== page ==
Facebook and Emotions . . .

This was a million "must see" videos of kitties ago and you have probably "liked" so many stati (yes, that is the right word) involving the death of elderly grandparents you have probably totally forgotten about it but "we" were all really, really mad at Facebook in late-June.

It seems those evil bastards (who have allowed us to all become the laziest, most insincere people in the world and have given us a free portal through which to archive our lives, manage our every relationship, make money, and even - for some - find love all for FREE) did a little experiment with us to see if they could alter our moods by changing our news feeds.

Clearly I was not part of the test group because every time I log in the Facebook I become just-short-of-homicidal (seriously, people, cut it out) and this is now . . . years after the great summer of the "I wish people would just be honest" status (aka 2009 - 2011) but what did make me chuckle was the outrage of it all.

Here is what the argument boiled down to (even those who looked at it academically) . . . "they" don't have the right to keep things from or force things upon me.

Think about that . . . people were upset they were denied the 400th selfie their middle-aged friends took of them and their daughters at the Taylor Swift concert or the most recent "clickhole" video from the fine folks at Upworthy and/or were forced to acknowledge that people and organizations in their lives are less-than 100% Upworthy.

Know what's funny? That used to be real life. That still IS real life. I ask my colleagues (rarely truly caring for an answer) how their weekends were. I love the monosyllabic answers . . . Good. Great. Eh. Sucked. I am fine with the Cliffs Notes . . . Had fun. Took the kids to see Frozen. Too short. Not great. I will sit through the more inspired longer versions . . . "We found out that the pond has a leak and the fish we stocked it with are not going to make it past dinner tomorrow night." "I had a really great first date with a woman with an eye so lazy it couldn't even stay focused on the table next to us." "My mother-in-law took a turn for the worse so we are going to move her closer to us, for now, and likely in with us by the end of the year." (all three of those are real conversations, for the record). If I missed any of those nine or ten things . . . life would go on.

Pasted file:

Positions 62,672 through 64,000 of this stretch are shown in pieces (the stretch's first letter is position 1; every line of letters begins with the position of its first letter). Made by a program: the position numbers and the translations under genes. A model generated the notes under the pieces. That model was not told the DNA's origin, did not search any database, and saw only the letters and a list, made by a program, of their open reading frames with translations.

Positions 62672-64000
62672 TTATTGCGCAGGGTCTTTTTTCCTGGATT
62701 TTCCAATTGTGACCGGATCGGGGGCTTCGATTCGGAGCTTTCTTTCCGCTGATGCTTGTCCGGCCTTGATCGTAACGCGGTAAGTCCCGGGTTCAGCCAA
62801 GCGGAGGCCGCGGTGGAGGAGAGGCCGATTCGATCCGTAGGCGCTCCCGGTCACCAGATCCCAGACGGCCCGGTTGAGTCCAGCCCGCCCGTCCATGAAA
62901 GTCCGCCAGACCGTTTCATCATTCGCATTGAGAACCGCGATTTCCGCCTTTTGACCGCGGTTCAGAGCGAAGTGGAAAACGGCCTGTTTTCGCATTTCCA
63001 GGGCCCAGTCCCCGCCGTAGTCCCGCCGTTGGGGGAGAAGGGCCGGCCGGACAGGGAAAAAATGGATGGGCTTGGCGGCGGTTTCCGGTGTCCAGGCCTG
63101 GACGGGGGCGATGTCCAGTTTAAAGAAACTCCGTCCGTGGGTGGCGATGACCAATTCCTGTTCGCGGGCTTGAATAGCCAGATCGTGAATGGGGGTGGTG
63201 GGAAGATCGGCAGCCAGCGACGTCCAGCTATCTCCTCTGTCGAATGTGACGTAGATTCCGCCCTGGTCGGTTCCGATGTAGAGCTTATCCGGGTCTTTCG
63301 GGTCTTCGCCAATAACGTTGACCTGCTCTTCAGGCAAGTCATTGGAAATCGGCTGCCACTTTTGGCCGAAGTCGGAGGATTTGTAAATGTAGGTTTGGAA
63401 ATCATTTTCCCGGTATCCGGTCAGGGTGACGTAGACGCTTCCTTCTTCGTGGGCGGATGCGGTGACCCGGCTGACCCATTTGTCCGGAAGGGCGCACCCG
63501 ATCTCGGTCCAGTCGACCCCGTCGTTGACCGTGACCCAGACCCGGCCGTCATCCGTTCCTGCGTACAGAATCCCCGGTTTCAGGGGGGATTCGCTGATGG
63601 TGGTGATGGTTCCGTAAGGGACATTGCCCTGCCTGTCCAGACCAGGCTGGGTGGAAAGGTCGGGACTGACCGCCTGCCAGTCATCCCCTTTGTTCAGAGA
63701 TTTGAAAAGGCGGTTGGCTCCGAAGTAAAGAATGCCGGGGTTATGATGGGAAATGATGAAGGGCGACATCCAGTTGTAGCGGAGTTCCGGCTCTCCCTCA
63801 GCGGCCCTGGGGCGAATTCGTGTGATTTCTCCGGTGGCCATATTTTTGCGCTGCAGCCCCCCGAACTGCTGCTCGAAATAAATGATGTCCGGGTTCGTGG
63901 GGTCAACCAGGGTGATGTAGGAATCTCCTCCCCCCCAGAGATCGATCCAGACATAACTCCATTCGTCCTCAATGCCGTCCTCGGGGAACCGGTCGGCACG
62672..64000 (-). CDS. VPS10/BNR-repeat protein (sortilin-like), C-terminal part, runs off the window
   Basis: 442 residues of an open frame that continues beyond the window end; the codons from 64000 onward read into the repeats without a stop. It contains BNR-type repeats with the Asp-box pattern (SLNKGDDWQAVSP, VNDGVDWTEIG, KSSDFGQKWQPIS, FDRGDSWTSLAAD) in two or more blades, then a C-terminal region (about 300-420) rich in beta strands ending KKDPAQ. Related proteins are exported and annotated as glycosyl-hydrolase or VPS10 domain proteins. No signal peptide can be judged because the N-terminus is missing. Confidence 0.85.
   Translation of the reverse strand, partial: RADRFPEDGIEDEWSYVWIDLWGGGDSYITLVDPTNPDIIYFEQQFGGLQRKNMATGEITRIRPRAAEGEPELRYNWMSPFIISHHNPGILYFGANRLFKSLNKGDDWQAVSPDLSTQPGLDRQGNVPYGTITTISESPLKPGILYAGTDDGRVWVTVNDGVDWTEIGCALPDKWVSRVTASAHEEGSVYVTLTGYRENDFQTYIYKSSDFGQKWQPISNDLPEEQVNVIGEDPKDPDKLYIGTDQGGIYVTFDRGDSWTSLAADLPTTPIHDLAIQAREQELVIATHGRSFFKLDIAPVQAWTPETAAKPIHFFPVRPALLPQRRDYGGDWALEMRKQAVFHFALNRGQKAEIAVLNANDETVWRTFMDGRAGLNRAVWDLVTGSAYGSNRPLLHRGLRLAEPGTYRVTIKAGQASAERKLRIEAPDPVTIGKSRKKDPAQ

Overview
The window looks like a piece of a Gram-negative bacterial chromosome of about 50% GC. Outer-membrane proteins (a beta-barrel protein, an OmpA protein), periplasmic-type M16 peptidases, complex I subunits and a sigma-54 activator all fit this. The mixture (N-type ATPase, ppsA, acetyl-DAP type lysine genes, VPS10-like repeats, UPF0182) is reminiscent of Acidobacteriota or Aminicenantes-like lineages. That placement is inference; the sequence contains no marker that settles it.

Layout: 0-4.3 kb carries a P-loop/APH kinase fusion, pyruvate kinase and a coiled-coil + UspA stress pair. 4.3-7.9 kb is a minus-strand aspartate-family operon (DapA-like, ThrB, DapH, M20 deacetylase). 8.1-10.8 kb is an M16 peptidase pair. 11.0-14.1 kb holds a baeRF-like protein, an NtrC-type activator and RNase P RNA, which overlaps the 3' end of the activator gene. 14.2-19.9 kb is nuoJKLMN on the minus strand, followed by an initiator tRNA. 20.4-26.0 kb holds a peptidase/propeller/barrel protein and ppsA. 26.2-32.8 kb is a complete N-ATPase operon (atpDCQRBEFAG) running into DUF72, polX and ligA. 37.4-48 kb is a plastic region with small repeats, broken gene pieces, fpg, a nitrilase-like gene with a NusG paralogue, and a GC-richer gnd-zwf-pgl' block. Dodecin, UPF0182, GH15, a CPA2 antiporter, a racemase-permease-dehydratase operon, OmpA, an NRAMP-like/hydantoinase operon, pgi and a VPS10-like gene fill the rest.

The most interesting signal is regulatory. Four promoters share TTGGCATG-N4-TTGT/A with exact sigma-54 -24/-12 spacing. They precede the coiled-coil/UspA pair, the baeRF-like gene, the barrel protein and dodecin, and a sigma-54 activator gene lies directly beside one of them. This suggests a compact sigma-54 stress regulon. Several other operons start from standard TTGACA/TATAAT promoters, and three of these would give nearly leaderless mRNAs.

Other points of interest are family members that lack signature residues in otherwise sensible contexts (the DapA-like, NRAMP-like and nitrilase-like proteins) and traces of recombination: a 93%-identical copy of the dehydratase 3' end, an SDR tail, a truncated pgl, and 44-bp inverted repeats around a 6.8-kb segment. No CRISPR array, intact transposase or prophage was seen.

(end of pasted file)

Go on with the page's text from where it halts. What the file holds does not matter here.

I would feel weird if I insensitively asked if oh boy's mother-in-law was available for a quick date and I would miss laughing at the date absurdity (they are still dating - it is fine - and her eye is not that lazy, it blinks regularly) and I would feel weird if I didn't stop talking to the guy who went to Frozen because I didn't know I should have stopped. But life would go on.

If we put all of our eggs in this faulty, weak-handled basket called "social media" we should not be so angry if it doesn't lead us to the nirvana we seek. There is no such thing - here or there.